Ellen in Pieces by Caroline Adderson explores, through many different perspectives, the plight of a single mother once her girls are grown and she realizes that she is chock-full of regrets. Ellen McGinty, a loud-mouthed and occasionally vulgar Publicist, in an effort to reclaim a semblance of contentment, impulsively leaves her job, sells the house she raised her children in and begins to rebuild a sexy, happy new life.
When reading the synopsis of Ellen in Pieces by Caroline Adderson, I must say, I was expecting a relatively generic story of woman’s quest to self-realization; however, I was pleasantly surprised when Adderson depicted vivid, complex characters in a funny and emotionally powerful way.
Admittedly, I cannot quite identify with being a struggling mother with a flakey ex-husband, but Adderson makes Ellen’s wit, raunchiness and pain important to me. I enjoyed being inside her mind as, quite honestly, she reminded me of my own mother; strong, willful and vulgar (in the most entertaining way)! Additionally, Adderson revealed the lives of others in Ellen’s life, and while at first I found it odd that I was learning the back story to Ellen’s sex partner (who is 20 years her junior), it became clear that it was Adderson’s process of adding depth to the story and characters.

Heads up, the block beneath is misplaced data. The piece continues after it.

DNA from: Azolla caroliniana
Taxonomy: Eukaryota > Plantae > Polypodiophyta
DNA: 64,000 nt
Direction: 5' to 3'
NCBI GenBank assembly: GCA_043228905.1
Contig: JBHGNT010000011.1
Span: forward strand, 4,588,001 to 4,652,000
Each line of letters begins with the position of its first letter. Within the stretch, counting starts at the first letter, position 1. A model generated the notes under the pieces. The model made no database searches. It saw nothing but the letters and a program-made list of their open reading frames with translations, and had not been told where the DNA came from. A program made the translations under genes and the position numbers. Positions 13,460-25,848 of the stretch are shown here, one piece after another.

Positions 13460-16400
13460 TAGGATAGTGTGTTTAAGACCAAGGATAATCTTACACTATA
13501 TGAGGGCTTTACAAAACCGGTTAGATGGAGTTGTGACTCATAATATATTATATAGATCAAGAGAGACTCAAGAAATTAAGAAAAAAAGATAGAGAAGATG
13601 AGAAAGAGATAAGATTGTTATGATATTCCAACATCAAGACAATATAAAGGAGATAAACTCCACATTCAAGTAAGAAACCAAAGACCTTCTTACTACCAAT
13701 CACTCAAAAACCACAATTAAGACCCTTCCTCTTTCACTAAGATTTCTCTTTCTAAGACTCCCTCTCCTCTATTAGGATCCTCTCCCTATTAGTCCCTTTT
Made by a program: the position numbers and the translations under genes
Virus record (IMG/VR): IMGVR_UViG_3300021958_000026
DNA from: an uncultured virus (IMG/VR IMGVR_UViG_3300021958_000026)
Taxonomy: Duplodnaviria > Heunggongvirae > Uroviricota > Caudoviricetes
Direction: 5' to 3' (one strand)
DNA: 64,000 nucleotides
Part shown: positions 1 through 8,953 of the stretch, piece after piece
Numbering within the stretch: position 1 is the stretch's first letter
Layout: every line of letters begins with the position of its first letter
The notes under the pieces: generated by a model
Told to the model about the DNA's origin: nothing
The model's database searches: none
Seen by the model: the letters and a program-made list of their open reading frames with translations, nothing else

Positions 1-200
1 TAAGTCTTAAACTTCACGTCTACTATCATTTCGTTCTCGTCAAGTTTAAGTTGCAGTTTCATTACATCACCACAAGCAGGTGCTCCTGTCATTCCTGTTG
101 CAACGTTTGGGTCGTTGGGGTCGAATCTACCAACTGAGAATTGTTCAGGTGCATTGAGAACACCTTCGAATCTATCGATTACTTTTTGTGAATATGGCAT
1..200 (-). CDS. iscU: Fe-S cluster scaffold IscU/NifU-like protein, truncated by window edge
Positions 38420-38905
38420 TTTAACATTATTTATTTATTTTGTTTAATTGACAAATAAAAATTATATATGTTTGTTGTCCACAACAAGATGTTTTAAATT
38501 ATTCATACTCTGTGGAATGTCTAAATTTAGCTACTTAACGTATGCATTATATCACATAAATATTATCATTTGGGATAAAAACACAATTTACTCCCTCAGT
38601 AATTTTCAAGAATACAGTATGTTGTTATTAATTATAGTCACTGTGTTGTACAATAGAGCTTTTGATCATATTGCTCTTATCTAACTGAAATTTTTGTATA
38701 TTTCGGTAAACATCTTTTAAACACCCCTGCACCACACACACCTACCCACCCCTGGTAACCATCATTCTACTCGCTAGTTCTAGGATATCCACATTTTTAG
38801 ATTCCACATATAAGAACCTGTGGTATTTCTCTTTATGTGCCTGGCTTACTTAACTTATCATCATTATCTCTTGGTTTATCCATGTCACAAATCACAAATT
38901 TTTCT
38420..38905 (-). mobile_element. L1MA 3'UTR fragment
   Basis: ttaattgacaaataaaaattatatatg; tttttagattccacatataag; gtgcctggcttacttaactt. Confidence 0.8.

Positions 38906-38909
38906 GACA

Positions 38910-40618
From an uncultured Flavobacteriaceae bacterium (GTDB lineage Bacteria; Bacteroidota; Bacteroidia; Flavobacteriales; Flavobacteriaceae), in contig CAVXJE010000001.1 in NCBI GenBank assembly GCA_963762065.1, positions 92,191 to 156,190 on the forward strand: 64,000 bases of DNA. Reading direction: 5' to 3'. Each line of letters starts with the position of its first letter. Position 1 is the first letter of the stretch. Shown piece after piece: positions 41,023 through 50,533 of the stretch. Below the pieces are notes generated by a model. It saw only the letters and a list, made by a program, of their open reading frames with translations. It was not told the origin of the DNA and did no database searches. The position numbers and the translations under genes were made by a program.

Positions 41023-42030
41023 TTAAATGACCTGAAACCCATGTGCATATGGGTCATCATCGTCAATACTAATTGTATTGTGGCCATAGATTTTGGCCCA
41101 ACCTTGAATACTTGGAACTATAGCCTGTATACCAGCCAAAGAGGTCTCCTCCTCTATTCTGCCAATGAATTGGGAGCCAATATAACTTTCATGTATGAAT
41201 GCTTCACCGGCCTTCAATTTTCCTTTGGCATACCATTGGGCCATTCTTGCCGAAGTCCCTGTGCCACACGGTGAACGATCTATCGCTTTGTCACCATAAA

Adderson’s writing style soon became ideal to me because she made the many perspectives and temporal shifts that she offered seamlessly flow into one another. Adderson put me in the minds of all the characters, allowing me to acknowledge the different sides of the same story rather than forcing me to accept Ellen’s perception as the authority. That is why her characters are so real and relevant, because, as in real life, events and people are not as black and white as “I hate/love this”, or “I am happy/sad”, and that message is clearly portrayed through Ellen’s life.
Overall, I felt immersed in the sexy, emotional and heartfelt story of Ellen and all those in her life.